There are four drive modes (ECO, Normal, Sport and Sport S+), and the century dash is done and dusted in an exhilarating 4.9 seconds – impressive and extremely agile given its heft (just over two tonnes) – while the car can be pushed up to a top speed of 270 km/h on the track.
All in, the LC Convertible is an aggressive roadster that will really get pulses racing, turn heads, and fulfil GT ambitions with the wind in your hair.
SOUNDTRACK FOR THE AGES
We like that the mindful design even extends to calibrating the sound architecture for the driver’s (and pedestrians) aural pleasure.
The multi-layered canvas roof, combined with sound insulation and absorption techniques, is designed to block out unwanted noise and unpleasant sound frequencies, and keep the cabin as free from outside noise as possible
But you’d of course hear the patter of rain more so than in a regular hardtop vehicle – a small sacrifice to pay for the awesomeness of owning a droptop.
Much attention is paid to designing your sound experience in the cabin whether the driving with the top down or up. The transparent polycarbonate wind deflector, for instance, helps suppress wind flow within the cabin, enabling you to better enjoy your favourite tracks through the 13-speaker Mark Levinson Reference Surround Sound System when the top is down.
The system comprises an 11-channel amplifier and speakers embedded into the rear seat headrests that, altogether, work to replicate the precise sound stage that reproduces the position and depth of each instrument – though this might be an unnecessary luxury given that the back seats are unreasonably bolt upright that they’re practically unusable unless you’re so super fun-sized you make Hobbits look human. Still useful for extra stowage though, given the wee 149-litre boot capacity.
And when the top is down, the system automatically adjusts the sound architecture in real-time to deliver the audio quality you would enjoy with the roof closed in an effort to harmonise with the sound of the engine in an open-air environment.
Now the fact that the V8 is naturally-aspirated – rather rare for new models coming onstream – is an added treat, as it means it revs faster and growls louder than your everyday turbocharged engines.
So you’ll hear more of that powerful roar enhanced by an exhaust valve and made even more sensual through a sound generator on the dash panel when the top is down.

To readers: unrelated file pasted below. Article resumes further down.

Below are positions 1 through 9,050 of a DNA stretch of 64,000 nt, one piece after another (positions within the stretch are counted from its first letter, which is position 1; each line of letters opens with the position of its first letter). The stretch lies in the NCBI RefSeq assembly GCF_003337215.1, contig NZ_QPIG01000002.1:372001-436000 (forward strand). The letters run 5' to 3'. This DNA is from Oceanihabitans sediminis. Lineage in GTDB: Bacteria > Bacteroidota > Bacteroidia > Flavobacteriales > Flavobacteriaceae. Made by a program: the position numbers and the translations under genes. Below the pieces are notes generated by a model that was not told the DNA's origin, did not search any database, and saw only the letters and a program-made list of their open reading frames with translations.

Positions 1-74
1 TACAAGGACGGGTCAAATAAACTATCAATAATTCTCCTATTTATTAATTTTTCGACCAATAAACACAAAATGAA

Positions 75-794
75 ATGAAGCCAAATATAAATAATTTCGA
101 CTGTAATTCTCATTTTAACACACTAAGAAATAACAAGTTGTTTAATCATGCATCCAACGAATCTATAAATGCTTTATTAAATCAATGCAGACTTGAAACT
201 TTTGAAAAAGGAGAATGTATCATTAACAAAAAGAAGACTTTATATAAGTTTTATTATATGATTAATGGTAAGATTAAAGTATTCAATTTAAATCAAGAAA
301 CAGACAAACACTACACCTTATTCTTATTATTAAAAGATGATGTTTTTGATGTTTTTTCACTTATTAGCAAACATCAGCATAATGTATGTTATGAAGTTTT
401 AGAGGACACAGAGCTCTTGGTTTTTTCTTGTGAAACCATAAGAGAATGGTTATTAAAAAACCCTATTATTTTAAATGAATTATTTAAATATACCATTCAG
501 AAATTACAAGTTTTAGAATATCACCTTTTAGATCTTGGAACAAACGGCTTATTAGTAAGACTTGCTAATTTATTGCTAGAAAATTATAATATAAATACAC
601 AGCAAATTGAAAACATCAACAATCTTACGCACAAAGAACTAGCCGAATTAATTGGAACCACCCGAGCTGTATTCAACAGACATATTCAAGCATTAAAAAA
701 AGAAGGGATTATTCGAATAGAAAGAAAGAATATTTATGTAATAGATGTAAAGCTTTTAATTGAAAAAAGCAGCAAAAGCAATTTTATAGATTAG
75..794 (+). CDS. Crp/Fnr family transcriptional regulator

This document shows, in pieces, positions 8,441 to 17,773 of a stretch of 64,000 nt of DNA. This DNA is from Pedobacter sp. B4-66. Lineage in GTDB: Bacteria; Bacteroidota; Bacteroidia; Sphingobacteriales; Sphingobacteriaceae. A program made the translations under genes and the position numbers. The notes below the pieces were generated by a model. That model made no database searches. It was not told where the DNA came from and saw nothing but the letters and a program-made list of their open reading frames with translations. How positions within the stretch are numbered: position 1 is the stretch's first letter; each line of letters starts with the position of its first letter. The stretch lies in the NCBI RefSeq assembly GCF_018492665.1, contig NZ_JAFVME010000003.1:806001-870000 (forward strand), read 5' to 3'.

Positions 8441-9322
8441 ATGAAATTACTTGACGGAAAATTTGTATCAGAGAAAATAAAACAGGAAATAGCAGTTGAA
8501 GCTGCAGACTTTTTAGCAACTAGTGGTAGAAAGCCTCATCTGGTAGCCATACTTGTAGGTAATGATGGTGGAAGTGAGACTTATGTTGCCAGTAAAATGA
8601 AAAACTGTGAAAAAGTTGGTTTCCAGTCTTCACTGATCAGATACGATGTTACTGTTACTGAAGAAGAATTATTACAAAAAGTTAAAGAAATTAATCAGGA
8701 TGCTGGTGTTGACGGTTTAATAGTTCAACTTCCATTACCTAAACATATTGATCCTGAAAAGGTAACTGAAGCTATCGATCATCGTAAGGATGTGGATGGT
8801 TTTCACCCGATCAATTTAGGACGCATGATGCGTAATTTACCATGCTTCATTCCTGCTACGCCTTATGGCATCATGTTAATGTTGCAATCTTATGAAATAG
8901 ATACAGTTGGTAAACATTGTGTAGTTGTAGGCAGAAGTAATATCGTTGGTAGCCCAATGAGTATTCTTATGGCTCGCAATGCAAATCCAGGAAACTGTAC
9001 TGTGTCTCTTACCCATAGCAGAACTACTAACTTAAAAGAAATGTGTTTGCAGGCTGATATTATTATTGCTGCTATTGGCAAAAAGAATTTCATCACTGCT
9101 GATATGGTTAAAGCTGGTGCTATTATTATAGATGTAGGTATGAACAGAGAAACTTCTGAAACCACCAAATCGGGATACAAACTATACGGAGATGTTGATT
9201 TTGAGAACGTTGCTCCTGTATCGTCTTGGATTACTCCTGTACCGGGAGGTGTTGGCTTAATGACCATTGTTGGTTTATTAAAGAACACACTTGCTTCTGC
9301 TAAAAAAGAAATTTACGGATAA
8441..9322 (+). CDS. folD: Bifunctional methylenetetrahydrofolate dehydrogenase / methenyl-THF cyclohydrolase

TOUCH & GO
Remarkably absent for a car that costs a cool half-mil is a touchscreen (so basic at this stage and segment) function for its 10.3-inch digital display. Instead, you have to operate it via a touchpad on the console below. It’s kind of awkward, not as efficient and a tad old-fashioned.
Given the lack of touchscreen, what’s nice though are the quick access buttons on the console for the media, radio and map, etc in lieu.
And here’s that CD player again (it was also present in the Lexus IS 300), reprising its role like comfort food for those afraid of being left behind in a world subjugated by technology.
Well, at least the system can now sync up with your smartphone via Android Auto and Apple CarPlay, too. Although you may huff and puff your way through trying to play your Spotify playlists via CarPlay because the connection gets sketchy and your music constantly gets disrupted whenever you’re charging your phone using a cable.
Firstly, it’s not a first for a Lexus (why haven’t they fixed it yet?) and secondly, it makes you wish even more that they had included a wireless charging feature on this model.
Things we were happy to see, though: An always-useful Head-up Display and, for kicks, a large, digital dial on the instrument panel that literally slides to the centre when you push into Sport mode.
Enjoying the wind in your hair and the envy of onlookers for distraction, it’s easy to forgive the touchy media controls in this beautiful, sexy beast sitting on 21-inch rims.
Lexus has certainly done a spectacular job with the LC Convertible and its design alone will go a long way in uplifting not just the lucky one behind the wheel but its passenger(s) and everyone it rolls by, too.
As Mori put it, “Design can contribute to people’s emotions and make them happy. If there’s no design, everything is grey and there’s nothing interesting; no distinctiveness, no emotion.”
Well, we can say this much: The LC Convertible certainly made this writer’s life that much more interesting – for two splendid days, at least.
LEXUS LC 500 CONVERTIBLE SPECIFICATIONS
ENGINE: 4,969cc V8
POWER: 470hp at 7,100 rpm
TORQUE: 540 Nm at 4,800 rpm
TRANSMISSION: 10-speed automatic with paddle shift
ACCELERATION (0-100km/h): 4.9 seconds
TOP SPEED: 270 km/h
FUEL CONSUMPTION: 12.7L/100km
PRICE: S$572,800 with COE